Not keen on penguins? The centre has a ‘husky zone’ where rescued huskies provide a hands-on experience, complete with cuddles! The huskies are there from 9.30am – 5.00pm, only stopping for a lunch break.
Last, but definitely not least, many people flock to the centre for the Hagglund Ride. This 15 min outdoor adventure is included in your ticket price, and is a huge part of the fun. The Hagglund is essentially an all-term Antarctic vehicle that was specially designed for icy, tough conditions. Channel your inner scientist as you strap in to the vehicle and take on the outdoor obstacles.
Insider tip: The Centre operates a free shuttle, the Penguin Express Bus, every hour from the Canterbury Museum in Rolleston Avenue.
Location: 38 Orchard Road, Harewood, Christchurch 8052
Open: 9.00am – 5.30pm daily
If the International Antarctic Centre didn’t fill your appetite for icy treasures then the Canterbury Museum, first opened in 1876, set on Rolleston Avenue sure will. The imposing museum has an internationally acclaimed Antarctic collection too, and chronicles some of the heroic explorers of that continent.
The museum has much more to offer though. It showcases the history of the Canterbury region, both from the perspective of European settlers and the Maoris, including extensive galleries featuring tools and implements they used when they first arrived on New Zealand’s shores. There are actually more than 2.3 million treasures within the museum’s grounds, with a key highlight being the Christchurch Street and Victorian Museum, which recreates the city in the 19th century.
As with most modern museums, there are also temporary exhibitions and displays which are usually worth a visit. When we were in Christchurch this included a showcase of New Zealand’s ‘lost monsters’ through a fascinating exploration of fossils.
Entry to the museum is free of charge.
Location: Rolleston Avenue, Christchurch Central City, Christchurch 8013
Open: 9.00am – 5.30pm daily
Insider Tip: In case you didn’t notice, the museum is located within the Botanic Gardens. So if you missed them yesterday, then you can visit today!
Christchurch Art Gallery
There is more than one art gallery in Christchurch, but the king of them all is the Christchurch Art Gallery Te Puna o Waiwhetū, more commonly known as the just the Christchurch Art Gallery. This is a striking, modern building, notably since it only opened in 2003, after replacing the older Robert McDougall Gallery.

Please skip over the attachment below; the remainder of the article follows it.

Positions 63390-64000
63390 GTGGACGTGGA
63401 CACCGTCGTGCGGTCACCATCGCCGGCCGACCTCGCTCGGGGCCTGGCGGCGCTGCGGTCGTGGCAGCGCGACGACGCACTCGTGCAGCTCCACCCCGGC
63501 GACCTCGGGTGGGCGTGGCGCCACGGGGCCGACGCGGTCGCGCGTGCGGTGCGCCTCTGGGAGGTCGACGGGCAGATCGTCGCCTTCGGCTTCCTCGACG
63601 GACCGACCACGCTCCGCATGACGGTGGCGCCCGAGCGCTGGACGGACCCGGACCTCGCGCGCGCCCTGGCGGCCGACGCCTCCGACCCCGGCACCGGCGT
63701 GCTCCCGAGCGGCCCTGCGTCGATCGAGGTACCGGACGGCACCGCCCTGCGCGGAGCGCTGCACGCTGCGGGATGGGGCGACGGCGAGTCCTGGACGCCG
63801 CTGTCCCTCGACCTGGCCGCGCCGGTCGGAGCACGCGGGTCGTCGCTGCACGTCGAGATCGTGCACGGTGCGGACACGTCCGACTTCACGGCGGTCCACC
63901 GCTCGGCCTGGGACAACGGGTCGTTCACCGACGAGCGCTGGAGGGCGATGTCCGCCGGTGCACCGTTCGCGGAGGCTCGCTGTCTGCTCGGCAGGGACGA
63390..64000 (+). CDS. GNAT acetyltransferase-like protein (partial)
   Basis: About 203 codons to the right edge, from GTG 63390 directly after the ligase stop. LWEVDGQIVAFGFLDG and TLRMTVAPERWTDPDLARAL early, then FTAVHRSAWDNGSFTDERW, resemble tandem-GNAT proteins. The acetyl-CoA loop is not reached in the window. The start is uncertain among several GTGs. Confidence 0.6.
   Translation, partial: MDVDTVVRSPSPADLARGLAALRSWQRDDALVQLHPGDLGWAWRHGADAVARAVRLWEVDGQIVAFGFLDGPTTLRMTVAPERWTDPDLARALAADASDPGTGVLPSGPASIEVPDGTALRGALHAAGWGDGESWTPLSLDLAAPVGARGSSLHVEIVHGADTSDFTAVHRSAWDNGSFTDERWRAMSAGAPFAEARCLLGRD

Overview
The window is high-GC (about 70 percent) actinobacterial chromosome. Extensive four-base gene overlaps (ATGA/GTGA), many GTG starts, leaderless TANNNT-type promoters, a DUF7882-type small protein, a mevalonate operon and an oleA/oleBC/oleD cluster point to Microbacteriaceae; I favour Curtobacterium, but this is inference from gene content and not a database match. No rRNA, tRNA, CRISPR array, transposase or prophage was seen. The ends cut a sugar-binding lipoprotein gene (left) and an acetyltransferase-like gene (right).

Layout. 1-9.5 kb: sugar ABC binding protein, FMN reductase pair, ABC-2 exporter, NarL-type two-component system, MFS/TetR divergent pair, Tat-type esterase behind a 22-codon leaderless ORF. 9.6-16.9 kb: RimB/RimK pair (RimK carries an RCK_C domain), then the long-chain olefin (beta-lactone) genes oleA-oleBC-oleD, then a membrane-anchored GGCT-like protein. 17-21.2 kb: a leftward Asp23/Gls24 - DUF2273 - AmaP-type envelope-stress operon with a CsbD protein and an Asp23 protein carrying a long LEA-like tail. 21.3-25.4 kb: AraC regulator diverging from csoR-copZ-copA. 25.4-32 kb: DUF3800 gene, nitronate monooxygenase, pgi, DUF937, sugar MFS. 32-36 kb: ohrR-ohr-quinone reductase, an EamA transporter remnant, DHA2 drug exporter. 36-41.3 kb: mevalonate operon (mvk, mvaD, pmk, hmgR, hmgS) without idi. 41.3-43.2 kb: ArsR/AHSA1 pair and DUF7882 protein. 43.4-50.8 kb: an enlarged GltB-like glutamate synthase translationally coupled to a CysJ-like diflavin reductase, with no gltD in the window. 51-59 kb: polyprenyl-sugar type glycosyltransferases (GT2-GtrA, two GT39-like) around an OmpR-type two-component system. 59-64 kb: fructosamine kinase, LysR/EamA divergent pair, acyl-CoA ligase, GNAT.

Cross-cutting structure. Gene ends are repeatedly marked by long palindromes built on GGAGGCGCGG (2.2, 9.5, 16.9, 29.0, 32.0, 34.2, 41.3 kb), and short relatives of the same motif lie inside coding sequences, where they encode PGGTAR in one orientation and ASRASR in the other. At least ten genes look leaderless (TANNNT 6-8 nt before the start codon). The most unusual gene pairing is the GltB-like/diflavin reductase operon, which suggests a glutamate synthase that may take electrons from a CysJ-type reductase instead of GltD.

You’ll find everything from older fine art to more contemporary works, with a great mix of international and local art on display. If you’re the type that prefers a guided experience, the gallery offers entirely free tours daily at 11.00am and 2.00pm which last about an hour.
Location: Montreal Street, Christchurch Central City, Christchurch 8013
Open: 10.00am – 5.00pm daily (open late on Wednesdays until 9.00pm)
Day 3 – Explore Akaroa and Banks Peninsula
Just 90 minutes from Christchurch is the Banks Peninsula Volcano, an extinct volcano complex that erupted about 6 million years ago. The complex includes two major points of interest, the two eruptive centres now located at the Lyttelton Harbour and the small but quaint town of Akaroa. Our advice? Spend a day driving out and see some of the amazing sights of Akaroa and surrounds!
Now you can do the drive two ways: directly along the highway to Akaroa or the ‘scenic route’ where you go via Lyttelton. We’ve taken the latter option (you can always return via the highway), but if you want to shorten the day trip, just skip all the bits until the Hilltop Lookout, and then continue on this itinerary.
Lyttelton Harbour Lookout
If you drive out to Lyttelton, there is a lookout point (we’ve also provided an interactive map for all the points below), where you can get a good view of the harbour below. It’s not magical (we warned you), but its on the way to your next lookout point anyway!
Port Hills Lookout
If you turn left at the Lyttelton harbour, you’ll eventually ascend all the way up the Port Hills as if you were ascending to the cable car or gondola spot from the opposite side. We loved driving up in the hills here since we encountered virtually no other cars. When we were there, we saw loads of hikers and cyclists taking advantage of the winding roads.
Now that you’ve seen Lyttelton (the one eruptive centre), it’s time to travel to Akaroa. You’ll do this via a gorgeous, scenic coastal road where you’ll want to pull over at virtually every second bend to take a photograph of the brilliant blue bay before you. You’ll pass through tiny towns like Cass Bay and Rapaki before you hit Governor’s Bay. Here we’d definitely suggest pulling over for a photo stop.
Back onto the road to Akaroa, we think it’s worth taking a ten minute detour down to Birdling’s Flat. Once you see the turn-off sign, hang a right and you’ll travel down the main road until you hit the beach. Birdling’s Flat is a almost deserted pebble beach with towering cliffs either side it, making it a pretty atmospheric place. We spent a bit of time there trying to build rock castles and just taking in the view.
This hamlet on the way to Akaroa has become a bit of an art haven, and there are a number of great little arts and crafts shops to frequent there. Even if you don’t have much time, just stop off at the Visitor Centre to buy a trinket, take a snap with the old fire-engine red train on the tracks and get an ice-cream.
The Hilltop Lookout
As you’re rounding the bend and going down into the valley towards Akaroa on the last stretch, you’ll pass the Hilltop Tavern, which boasts the Hilltop Lookout. While the restaurant has some delicious fare (you can definitely stop there for lunch!), at a bare minimum you should pull into the parking lot and take a photograph looking out towards the town. At that spot you’ll literally be standing on the rim of an extinct volcano or crater, which is a pretty spectacular feeling!
Stroll around Akaroa
Now the town of Akaroa itself also has some great things to keep you occupied. This French-infused town is really a charming ‘resort’ town, with only a few hundred inhabitants. However, because of its natural beauty and close proximity to Christchurch, it swells to a few thousand at weekends.